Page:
A pretty decent cocktail.  A bit of a bite from the Calvados, not unusual for a brandy.  A touch of sweetness from the orange juice and Cointreau, while the orange bitters keeps the whole thing well balanced.  As an aside, the original recipe called for just one dash of orange bitters, but I amped it up and thought it was much better with two.

After dinner I was ready for dessert, and decided to try a home grown variant of the Calvados cocktail.

  Calvados Toffee

  • 1-1/2 oz Calvados
  • 1 oz orange juice
  • 1/4 oz Cointreau
  • 2 dashes orange bitters
  • 2 drops LorAnn Gourmet English Toffee flavoring

Combine the ingredients in a shaker with ice cubes and shake, shake, shake to mix and combine.  Strain into a chilled cocktail glass, no garnish required.

Very similar to the Calvados Cocktail with just a hint of toffee flavor that makes the drink, to me, a bit sweeter and richer.  I thought it was a very nice after dinner cocktail, but Gwen wasn’t too thrilled with it.  I wouldn’t hesitate to make this again.

I want to mention the flavorings I’ve been using lately.  I’ve mentioned before that I found these at a local cake / bake shop.  They are all labelled LorAnn Gourmet and they are a great way to have fun with cocktails on the cheap.  If you do get some, use them sparingly, they do pack a punch!

Cheers!

Day 299, Cocktails 296 & 297

Tonight’s first cocktail is courtesy of the Dinner Party Download (to which, if you are not already subscribed to, you should be!)  The history behind the cocktail was the marriage of Charles Sherwood Stratton, better known as Tom Thumb, to Lavinia Warren in 1863.  The wedding was a huge spectacle, and may have been the wedding of the century.  Although many at the time considered yet another publicity stunt by P.T. Barnum, by all accounts the couple was very much in love.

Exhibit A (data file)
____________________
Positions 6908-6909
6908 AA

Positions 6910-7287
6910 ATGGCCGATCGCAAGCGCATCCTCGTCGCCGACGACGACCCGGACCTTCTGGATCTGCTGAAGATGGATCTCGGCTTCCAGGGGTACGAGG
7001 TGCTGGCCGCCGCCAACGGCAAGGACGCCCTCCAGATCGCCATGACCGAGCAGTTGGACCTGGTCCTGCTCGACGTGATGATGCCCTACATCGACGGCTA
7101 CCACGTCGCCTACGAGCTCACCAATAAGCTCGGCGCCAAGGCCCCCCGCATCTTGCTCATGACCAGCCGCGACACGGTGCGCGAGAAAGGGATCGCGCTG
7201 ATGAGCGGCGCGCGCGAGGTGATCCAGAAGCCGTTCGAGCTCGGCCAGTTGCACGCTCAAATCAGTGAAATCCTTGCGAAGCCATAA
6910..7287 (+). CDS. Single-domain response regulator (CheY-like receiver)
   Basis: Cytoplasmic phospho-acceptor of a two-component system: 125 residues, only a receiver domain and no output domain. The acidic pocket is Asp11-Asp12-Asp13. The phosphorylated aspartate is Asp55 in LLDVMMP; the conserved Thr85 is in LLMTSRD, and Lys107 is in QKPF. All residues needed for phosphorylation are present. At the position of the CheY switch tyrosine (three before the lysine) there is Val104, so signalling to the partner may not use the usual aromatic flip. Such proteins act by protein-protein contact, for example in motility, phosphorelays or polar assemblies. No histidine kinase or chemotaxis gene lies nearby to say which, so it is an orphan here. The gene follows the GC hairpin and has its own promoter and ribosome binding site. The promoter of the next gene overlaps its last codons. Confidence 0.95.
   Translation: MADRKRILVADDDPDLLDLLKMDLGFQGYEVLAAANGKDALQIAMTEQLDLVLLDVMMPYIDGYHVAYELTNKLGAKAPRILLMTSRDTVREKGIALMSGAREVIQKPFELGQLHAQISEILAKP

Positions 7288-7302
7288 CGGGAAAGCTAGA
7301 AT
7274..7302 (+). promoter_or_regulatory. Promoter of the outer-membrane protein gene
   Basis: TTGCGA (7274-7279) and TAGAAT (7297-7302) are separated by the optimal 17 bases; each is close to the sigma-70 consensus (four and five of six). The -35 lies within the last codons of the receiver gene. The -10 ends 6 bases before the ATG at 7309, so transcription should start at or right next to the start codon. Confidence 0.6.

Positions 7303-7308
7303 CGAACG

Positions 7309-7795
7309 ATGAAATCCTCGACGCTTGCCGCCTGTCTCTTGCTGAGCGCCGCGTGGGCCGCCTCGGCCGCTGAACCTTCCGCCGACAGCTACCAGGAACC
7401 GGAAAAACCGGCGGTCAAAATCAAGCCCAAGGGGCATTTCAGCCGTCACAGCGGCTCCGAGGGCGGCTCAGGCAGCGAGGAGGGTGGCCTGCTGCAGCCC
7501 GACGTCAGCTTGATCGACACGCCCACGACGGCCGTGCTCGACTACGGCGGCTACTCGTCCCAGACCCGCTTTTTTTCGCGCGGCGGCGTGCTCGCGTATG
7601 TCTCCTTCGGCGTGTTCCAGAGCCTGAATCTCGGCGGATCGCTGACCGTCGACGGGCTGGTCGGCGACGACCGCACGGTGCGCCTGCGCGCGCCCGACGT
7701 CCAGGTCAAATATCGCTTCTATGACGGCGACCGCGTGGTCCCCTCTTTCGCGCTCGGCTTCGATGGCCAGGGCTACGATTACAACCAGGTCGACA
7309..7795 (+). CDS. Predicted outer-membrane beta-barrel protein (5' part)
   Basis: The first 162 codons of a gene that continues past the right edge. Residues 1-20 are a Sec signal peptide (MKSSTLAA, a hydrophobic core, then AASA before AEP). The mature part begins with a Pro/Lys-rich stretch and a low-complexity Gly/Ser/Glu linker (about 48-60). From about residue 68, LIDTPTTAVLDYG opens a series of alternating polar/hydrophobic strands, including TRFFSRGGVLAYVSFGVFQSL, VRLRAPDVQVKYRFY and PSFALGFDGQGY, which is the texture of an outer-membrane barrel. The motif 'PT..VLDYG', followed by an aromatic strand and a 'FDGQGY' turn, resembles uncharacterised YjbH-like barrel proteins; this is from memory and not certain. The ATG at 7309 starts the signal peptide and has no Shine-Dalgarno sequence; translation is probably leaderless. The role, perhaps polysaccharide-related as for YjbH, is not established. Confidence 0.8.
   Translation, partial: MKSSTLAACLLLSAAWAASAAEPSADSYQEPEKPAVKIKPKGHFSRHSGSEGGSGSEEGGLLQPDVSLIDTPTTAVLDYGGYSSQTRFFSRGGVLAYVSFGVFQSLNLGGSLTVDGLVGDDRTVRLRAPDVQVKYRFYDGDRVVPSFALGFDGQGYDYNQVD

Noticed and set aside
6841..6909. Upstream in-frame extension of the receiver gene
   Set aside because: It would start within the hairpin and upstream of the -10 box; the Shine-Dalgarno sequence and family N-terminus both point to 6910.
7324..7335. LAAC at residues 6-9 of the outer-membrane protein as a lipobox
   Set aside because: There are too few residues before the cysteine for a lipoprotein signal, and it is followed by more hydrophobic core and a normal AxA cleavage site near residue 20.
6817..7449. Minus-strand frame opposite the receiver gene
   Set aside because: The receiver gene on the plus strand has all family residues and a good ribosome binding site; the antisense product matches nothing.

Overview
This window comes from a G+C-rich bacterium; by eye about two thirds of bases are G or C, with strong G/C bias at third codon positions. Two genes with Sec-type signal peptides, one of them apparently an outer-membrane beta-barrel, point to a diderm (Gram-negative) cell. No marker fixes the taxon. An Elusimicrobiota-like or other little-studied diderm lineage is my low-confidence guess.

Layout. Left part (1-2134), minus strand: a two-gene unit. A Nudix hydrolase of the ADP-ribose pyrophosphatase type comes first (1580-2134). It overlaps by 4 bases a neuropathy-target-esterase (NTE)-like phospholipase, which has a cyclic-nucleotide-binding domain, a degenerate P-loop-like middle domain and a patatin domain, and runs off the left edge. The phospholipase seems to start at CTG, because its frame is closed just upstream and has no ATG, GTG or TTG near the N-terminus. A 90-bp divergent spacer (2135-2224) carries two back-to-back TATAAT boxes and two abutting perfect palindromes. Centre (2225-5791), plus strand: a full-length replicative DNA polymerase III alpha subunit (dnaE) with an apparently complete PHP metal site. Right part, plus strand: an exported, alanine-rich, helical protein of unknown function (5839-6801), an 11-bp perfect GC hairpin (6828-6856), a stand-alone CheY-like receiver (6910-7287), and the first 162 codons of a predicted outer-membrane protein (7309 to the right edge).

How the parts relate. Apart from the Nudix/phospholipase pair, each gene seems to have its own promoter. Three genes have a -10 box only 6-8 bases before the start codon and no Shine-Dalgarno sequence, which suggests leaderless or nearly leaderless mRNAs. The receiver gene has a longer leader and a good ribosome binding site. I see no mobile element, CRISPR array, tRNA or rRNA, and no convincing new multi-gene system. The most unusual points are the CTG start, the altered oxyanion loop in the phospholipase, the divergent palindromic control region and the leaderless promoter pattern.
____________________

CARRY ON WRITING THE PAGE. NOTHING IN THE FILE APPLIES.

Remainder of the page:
The cocktail itself was created by John Ginetti of 116 Crown in New Haven, CT, the birthplace of Stratton and Sherwood.  It’s called the 4th and Clyde.

  4th and Clyde

  • 1 oz Hendrick’s gin
  • 1 oz Maker’s Mark bourbon
  • 1 oz St. Germain
  • 1/8 oz honey
  • pinch of chili flakes

In a mixing glass, with no ice, combine all the ingredients and stir to combine.  You need to do this warm in order to get the honey to incorporate.  Once blended, add ice and stir to chill.  Double strain into a chilled coupe.

A very nice cocktail that is well balanced.  Slightly sweet from the honey and St. Germain with a touch of heat from the chili that helps bring the bourbon forward.  I really enjoyed this cocktail.

This led me to tweak the recipe just a bit to create what I called the Tom Thumb.

  Tom Thumb

  • 1 oz Hendrick’s gin
  • 1 oz Maker’s Mark bourbon
  • 1 oz St. Germain
  • 1/2 oz Cointreau
  • 1/8 oz maple syrup